The Centre for German and Austrian Exile Studies was established in 1995 at what was then the Institute of Germanic Studies, and brought together the London Research Group for German and Austrian Exiles with the Research Centre for Germans and Austrians in Britain at the University of Aberdeen. The Centre's first President, Professor J.M. Ritchie (who passed away on 30 April 2013), was Emeritus Professor of German at Aberdeen, and donated the Ritchie Collection of books on exile to the Germanic Studies Library.
The work of the Centre focuses on the history of German-speaking emigrés who found refuge in Britain, their personal recollections and experiences, their reception in British society, and their enrichment of the life of their new country of residence in such varied spheres as the professions, industry and commerce, literature, art and culture, politics, publishing, the media, and the world of leisure and entertainment. The concept of German-speaking exile extends to those who came from the former Czechoslovakia, Hungary, Poland and other European countries, as well as Germany and Austria. So far the main focus of research has been on the emigrés who came to Britain in the 1930s and 1940s, but the Centre intends to widen the scope of research to include important groups of emigrés who arrived in the 19th-century and earlier.
The Martin Miller and Hannah Norbert-Miller Trust was established in 2009 to support the work of the Centre. As a result of this generous donation, the Centre is able to offer bursaries for doctoral study and visiting fellowships at the Institute, sponsorship for its triennial conferences (the next to be held in September 2014), and the biennial Miller Memorial Lecture (February 2013).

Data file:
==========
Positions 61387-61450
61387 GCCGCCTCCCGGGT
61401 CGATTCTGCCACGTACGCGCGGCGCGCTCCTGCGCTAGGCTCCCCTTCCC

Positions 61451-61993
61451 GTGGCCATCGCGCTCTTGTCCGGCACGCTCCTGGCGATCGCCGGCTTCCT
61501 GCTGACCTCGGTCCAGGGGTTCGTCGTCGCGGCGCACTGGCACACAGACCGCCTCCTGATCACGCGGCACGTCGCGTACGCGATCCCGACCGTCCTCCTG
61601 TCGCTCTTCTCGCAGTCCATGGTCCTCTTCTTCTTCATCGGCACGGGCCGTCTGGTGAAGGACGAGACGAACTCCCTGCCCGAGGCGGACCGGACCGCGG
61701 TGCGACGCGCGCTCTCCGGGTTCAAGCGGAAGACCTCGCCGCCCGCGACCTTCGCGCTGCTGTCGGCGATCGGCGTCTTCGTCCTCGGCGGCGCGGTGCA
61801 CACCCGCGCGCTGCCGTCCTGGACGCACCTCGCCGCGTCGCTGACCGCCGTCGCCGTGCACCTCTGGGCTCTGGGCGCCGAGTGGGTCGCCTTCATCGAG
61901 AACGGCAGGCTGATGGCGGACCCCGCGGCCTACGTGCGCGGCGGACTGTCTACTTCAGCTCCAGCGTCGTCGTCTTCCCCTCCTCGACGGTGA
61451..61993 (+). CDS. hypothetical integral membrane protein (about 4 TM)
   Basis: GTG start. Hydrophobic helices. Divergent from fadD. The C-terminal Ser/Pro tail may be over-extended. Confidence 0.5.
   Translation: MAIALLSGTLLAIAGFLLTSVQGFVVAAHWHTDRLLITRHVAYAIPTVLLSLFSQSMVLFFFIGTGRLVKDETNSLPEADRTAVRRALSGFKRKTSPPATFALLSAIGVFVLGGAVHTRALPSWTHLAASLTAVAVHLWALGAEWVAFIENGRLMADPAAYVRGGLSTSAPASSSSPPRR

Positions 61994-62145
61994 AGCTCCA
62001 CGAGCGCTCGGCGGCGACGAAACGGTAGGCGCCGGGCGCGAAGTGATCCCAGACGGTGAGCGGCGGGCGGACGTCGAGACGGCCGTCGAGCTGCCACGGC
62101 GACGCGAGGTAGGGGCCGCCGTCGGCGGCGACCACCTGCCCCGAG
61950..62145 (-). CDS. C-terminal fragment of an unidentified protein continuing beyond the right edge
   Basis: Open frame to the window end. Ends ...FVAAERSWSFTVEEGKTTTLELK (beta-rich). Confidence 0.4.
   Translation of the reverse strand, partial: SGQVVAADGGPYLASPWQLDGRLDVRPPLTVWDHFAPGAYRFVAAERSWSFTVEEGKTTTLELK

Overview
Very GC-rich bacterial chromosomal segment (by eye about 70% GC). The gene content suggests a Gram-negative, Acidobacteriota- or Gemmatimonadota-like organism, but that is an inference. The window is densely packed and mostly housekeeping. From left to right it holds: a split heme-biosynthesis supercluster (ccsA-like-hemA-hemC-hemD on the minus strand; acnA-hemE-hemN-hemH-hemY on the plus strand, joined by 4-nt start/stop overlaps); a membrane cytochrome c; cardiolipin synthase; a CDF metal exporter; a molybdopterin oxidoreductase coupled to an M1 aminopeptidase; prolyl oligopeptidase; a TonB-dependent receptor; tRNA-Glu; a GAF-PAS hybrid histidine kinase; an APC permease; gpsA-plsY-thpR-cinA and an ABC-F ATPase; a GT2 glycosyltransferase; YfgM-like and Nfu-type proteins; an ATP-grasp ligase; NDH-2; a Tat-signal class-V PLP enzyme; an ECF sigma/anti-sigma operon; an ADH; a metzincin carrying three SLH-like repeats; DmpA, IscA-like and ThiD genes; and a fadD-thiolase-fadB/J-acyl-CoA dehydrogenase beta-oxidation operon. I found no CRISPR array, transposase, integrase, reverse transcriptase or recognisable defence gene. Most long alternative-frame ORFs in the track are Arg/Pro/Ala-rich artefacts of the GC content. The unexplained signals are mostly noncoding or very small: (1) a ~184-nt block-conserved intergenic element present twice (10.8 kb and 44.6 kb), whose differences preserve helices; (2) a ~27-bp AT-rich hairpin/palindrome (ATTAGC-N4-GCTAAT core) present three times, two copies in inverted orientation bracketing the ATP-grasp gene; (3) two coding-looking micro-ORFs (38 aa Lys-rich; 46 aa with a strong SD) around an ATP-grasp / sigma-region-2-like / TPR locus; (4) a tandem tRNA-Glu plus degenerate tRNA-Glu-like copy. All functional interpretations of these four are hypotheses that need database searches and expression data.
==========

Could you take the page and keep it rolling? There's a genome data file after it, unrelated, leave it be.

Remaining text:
The Centre organises conferences and publishes their proceedings, the biennial Miller Memorial Lecture given by an eminent speaker, and a programme of research seminars, details of which are on the Institute's events calendar. The Centre's Members are drawn from a variety of disciplines, and comprise academic staff at universities throughout the UK as well as freelance researchers. They undertake their own research and, in cooperation with the Institute, seek to facilitate the research of others working in the field.
The Exile Archive
The Exile Archive was established in 1996-97 at what was then the Institute of Germanic Studies and which already housed the papers of Rudolf Majut, Herbert Thoma, and Bertold Auerbach, all of whom were exiled from Germany or Austria during the 1930s as a result of persecution under the National Socialist regime. The collection comprises material relating to both organisations and individuals and has, since the Archive was set up, attracted donations from other emigrés.
For further information, contact the Institute Librarian (email: firstname.lastname@example.org; tel: + 44 (0)20 7862 8969).
The Yearbook and other Publications
The Centre's Yearbook was launched in December 1999. The Yearbook is published by Editions Rodopi (Amsterdam/Atlanta), from whom volumes can be obtained.
'The Yearbook of the Research Centre for German and Austrian Exile Studies has established itself as a must-read for anyone interested in the field of Exile Studies in Britain and internationally. This fifth volume is no exception…'
The Modern Language Review, Vol.100.3, 2005, pp.855-6
'... gehört [...] in jede Bibliothek ...'
The German Quarterly, Vol. 78, No.2, Spring 2005
In addition, Centre members disseminate their research by publishing monographs and collections of essays with a variety of publishing houses both in the UK and the German-speaking countries.
For further information, please contact the Correspondence Secretary, Research Centre for German and Austrian Exile Studies, Institute of Germanic & Romance Studies, University of London, Senate House, Malet Street, London WC1E 7HU (email: email@example.com.